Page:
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The Southern Cross : April 2012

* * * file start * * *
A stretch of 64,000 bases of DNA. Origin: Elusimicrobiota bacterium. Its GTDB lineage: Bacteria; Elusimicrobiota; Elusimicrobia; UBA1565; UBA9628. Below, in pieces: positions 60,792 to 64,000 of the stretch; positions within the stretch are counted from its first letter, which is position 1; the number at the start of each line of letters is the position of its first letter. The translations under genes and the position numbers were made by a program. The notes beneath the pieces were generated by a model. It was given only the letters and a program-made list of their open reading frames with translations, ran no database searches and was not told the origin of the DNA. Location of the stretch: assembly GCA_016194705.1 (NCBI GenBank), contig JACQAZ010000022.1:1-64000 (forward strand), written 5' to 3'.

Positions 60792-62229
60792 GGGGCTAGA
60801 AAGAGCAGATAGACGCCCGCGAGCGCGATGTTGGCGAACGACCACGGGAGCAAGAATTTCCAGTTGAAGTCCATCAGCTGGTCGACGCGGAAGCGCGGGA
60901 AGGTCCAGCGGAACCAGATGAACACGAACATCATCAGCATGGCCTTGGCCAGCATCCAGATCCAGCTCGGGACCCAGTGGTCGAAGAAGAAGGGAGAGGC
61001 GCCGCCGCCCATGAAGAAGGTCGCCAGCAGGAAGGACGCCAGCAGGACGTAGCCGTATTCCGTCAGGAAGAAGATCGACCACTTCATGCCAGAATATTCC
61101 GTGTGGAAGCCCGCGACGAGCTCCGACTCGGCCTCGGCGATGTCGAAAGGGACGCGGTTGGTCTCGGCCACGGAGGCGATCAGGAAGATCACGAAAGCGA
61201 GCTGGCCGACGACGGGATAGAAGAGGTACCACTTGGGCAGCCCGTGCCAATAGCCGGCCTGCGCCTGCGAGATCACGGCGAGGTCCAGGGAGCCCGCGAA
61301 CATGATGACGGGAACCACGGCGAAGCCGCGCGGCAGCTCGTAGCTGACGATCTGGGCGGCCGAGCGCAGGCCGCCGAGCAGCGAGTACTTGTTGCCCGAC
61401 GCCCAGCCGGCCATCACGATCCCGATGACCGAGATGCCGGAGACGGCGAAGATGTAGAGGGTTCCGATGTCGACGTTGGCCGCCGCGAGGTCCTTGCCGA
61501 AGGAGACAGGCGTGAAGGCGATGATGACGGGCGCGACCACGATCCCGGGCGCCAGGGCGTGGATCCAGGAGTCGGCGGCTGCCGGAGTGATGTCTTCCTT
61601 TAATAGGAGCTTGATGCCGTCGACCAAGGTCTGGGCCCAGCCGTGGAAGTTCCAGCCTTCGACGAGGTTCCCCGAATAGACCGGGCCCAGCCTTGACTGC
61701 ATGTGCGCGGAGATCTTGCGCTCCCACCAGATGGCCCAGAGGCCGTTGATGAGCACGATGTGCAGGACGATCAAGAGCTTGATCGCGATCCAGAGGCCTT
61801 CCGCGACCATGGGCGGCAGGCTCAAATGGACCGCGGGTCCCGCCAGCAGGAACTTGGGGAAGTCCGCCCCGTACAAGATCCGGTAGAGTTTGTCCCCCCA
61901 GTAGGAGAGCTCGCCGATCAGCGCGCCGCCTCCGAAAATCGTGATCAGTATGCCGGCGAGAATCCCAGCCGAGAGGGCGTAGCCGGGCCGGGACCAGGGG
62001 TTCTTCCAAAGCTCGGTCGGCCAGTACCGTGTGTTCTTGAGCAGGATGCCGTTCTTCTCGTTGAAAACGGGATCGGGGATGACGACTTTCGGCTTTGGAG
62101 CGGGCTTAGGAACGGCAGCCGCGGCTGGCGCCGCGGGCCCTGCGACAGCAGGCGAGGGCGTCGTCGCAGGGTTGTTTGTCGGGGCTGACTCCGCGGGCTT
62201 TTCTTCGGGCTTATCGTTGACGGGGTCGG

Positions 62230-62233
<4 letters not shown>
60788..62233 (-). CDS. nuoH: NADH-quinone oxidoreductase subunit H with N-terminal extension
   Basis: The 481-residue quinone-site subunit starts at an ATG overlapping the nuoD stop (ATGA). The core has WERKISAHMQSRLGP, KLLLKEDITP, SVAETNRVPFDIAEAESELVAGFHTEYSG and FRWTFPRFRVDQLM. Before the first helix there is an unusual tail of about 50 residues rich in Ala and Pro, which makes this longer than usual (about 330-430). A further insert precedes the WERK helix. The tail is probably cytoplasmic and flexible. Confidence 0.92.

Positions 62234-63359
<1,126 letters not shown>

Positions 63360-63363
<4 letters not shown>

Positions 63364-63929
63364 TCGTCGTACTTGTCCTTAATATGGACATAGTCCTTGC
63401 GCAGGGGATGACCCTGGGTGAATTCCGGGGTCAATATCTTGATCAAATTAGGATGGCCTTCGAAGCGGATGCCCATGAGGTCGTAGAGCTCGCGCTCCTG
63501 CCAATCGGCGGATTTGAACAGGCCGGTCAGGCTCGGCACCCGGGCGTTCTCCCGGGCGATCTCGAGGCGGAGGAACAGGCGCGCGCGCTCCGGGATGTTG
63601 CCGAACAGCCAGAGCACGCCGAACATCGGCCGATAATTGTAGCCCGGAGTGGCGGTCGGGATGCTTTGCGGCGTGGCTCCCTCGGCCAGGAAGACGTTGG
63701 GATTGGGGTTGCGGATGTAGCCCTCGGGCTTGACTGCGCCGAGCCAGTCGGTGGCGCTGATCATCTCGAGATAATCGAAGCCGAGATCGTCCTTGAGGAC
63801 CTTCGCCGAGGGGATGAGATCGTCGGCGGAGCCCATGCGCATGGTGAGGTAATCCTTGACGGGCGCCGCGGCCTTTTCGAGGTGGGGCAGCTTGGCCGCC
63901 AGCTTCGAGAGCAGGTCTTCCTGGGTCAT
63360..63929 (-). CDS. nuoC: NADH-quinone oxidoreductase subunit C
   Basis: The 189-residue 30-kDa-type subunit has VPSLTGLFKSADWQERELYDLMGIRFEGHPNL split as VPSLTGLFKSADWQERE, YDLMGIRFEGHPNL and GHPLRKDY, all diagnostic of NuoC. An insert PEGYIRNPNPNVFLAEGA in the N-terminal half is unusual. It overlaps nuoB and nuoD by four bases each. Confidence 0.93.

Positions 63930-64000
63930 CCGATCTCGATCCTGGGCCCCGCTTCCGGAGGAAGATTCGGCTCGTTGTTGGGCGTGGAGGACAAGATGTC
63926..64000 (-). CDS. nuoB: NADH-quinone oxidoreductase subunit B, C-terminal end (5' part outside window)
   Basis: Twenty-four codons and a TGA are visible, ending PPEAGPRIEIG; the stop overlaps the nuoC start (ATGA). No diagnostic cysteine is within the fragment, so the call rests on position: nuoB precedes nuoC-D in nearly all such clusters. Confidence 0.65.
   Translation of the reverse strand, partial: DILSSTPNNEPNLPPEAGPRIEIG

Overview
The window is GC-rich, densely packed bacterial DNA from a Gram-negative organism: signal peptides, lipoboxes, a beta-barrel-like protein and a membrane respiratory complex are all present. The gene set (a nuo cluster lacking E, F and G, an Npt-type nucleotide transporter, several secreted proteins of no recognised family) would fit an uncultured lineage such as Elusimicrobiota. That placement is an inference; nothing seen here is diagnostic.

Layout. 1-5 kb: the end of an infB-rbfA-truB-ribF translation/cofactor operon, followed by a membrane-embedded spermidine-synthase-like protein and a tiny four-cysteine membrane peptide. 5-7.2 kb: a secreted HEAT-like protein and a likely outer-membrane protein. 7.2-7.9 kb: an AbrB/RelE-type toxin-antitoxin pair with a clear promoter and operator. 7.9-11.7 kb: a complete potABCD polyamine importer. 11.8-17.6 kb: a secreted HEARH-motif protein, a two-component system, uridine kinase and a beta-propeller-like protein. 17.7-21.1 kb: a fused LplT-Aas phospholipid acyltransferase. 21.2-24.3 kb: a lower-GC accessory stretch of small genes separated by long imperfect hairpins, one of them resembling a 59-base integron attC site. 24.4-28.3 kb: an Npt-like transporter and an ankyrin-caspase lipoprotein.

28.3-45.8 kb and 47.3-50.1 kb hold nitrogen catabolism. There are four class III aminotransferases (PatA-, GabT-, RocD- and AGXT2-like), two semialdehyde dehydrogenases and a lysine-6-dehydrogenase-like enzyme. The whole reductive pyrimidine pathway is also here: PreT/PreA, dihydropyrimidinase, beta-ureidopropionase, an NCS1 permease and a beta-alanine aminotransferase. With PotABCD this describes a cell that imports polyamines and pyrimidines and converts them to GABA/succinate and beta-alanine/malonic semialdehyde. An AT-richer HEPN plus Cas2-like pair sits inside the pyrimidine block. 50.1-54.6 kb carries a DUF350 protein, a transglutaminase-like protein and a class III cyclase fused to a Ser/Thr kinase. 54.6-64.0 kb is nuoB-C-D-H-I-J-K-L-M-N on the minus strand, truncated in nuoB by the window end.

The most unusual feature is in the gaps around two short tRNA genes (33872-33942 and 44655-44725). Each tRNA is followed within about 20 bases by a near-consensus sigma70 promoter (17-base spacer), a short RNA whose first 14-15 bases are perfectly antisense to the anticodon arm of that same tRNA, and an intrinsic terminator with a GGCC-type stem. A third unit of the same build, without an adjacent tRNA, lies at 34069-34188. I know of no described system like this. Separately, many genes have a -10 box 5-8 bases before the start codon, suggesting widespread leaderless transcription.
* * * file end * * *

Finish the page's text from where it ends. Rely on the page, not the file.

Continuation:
April 2012 Page 19 www.thesoutherncross.org.au The Southern Cross schools | While most teachers spent their summer holidays lazing about with family and friends, Nazareth Community's Rebecca Ewer headed to Nepal for a month, not for a trekking holiday but to teach and care for children in an orphanage. Rebecca searched the internet and discovered the RCDP Rampur Community Development Program in Rampur, Chitwan, about five hours from Kathmandu, in the Himalayan kingdom of Nepal. Rebecca said she wanted "to make a difference to some people in the world, to explore life outside teaching in Australia". Rebecca organised a variety of fundraising projects prior to her departure, and raised more than $4,000 by baking cakes, selling roses on Valentine's Day, barbecues and Quiz Night. She said she sincerely appreciated the generous support of her family and the Nazareth community. Proceeds were taken directly to the orphanage and went towards nutritional food, clothing and educational supplies. Rebecca said she would certainly recommend this particular program to others, however with a strong proviso that one needs to be resilient. "There are no western comforts, no hot water, no soft mattresses and water comes from a well," she said. "The people are subsistence farmers growing crops, and the nearest village is almost an hour's walk over rocky, hard terrain for provisions." Lana Mikarti -- At Easter I think that Jesus died. The solemnity of Easter is often hard to sell to young children bombarded by images of a bouncing, bubbly bunny carrying a basket laden with yummy chocolate. And while chocolate is never far from the mind of most five-year- olds (and adults too) around Easter time, it is refreshing to know that even the smallest members of our Catholic community are aware of the grand Easter message of Jesus' ultimate sacrifice for our redemption and the importance of appreciating our time with family. The Southern Cross recently asked Reception and Year One children from St Therese School, in Colonel Light Gardens, and Our Lady of Grace Primary School (OLOG), in Glengowrie, what they believe Easter means to them and their families. Lachlan, from OLOG, says Easter is all about hope. "It is a time when we remember Jesus died for us," he says. "He died so I can see Him in Heaven." Classmate Sophie says: "God loves us all that he died and went to the cross --that's how much he loved us and I really love him." Easter, for Jack, is a "time to spend with my family and pray to Jesus". Easter hope in their hands Abby Clark -- At Easter the Easter Bunny brings chocolate eggs. Angel Li -- At Easter you get Easter eggs from the Easter Bunny. Emile Saeki -- At Easter I think about my Mum's birthday because it's on Easter. Molly Kirchener -- At Easter I think about chocolate eggs I get from the Easter Bunny. Mia Tuhou-King -- At Easter I think about all the Easter eggs that I get. Nicholas Markou -- At Easter I think about getting Easter eggs and stuff. Jarrod Gray -- At Easter I think about forgiveness. Teaching in Nepal She's been described as "the next Myf Warhurst or Maz Compton" and is the new co-host of Life FM's popular Saturday night "Arch D" radio show... and she's only 17. Sarah Main, a Year 12 student at St Michael's College in Henley Beach, took over the microphone alongside the show's co-announcer and producer James Meston late last year. Since then, she has become a huge hit with the show's listeners. When asked how she got involved with the program, Sarah says, "It's actually a pretty funny story. I went into the studio to be interviewed about the upcoming Catholic Schools Music Festival, and little did I know at the time they were looking for a new co-host. I made a joke about a tomato sauce smoothie, and James cracked up laughing. I got a call a week later asking if I wanted to be a part of the show". Being on radio has become a big passion for Sarah. "I love it, it's the best.. it's amazing. I don't know anyone else my age that's had such a wonderful opportunity. I'm so thankful and fortunate". Sarah has also gained the ecstatic praises of her co-host. "She is one of the most natural people I've ever heard on radio", says James. "She has a great, quirky sense of humour and a real ease with the microphone; completely unfazed by the fact she's speaking to tens of thousands of people. I wouldn't be at all surprised if she got the attention of one of the major commercial stations sometime in the future". "Arch D" is a show produced by the Catholic Office for Youth and Young Adults and is aimed at 18-22 year olds. It features the latest music, interviews and events specifically for young people in the Archdiocese of Adelaide. It broadcasts every Saturday night from 10-11pm on 107.9 Life FM. The show's highlights are also available through its YouTube channel. More details are available at www.archdradio.com. Young radio host a hit St Pius X School is celebrating 50 years as a parish primary school this year and is commemorating the milestone with a back-to- school event on May 6 at the Windsor Gardens school. The 'Back To St Pius X Day' will be held from 2pm to 5pm, giving old scholars and past staff members a chance to catch up and reminisce the past. There will be memorabilia on display and school tours available. St Pius X School was founded in 1962 by the Sisters of St Brigid as part of the Missionary Oblate Parish of St Pius X in Dernancourt. The school would love to hear from any old scholars or staff interested in attending the event. For more contact the school on 8261 4466 or email to firstname.lastname@example.org . 50 years at St Pius X By James Meston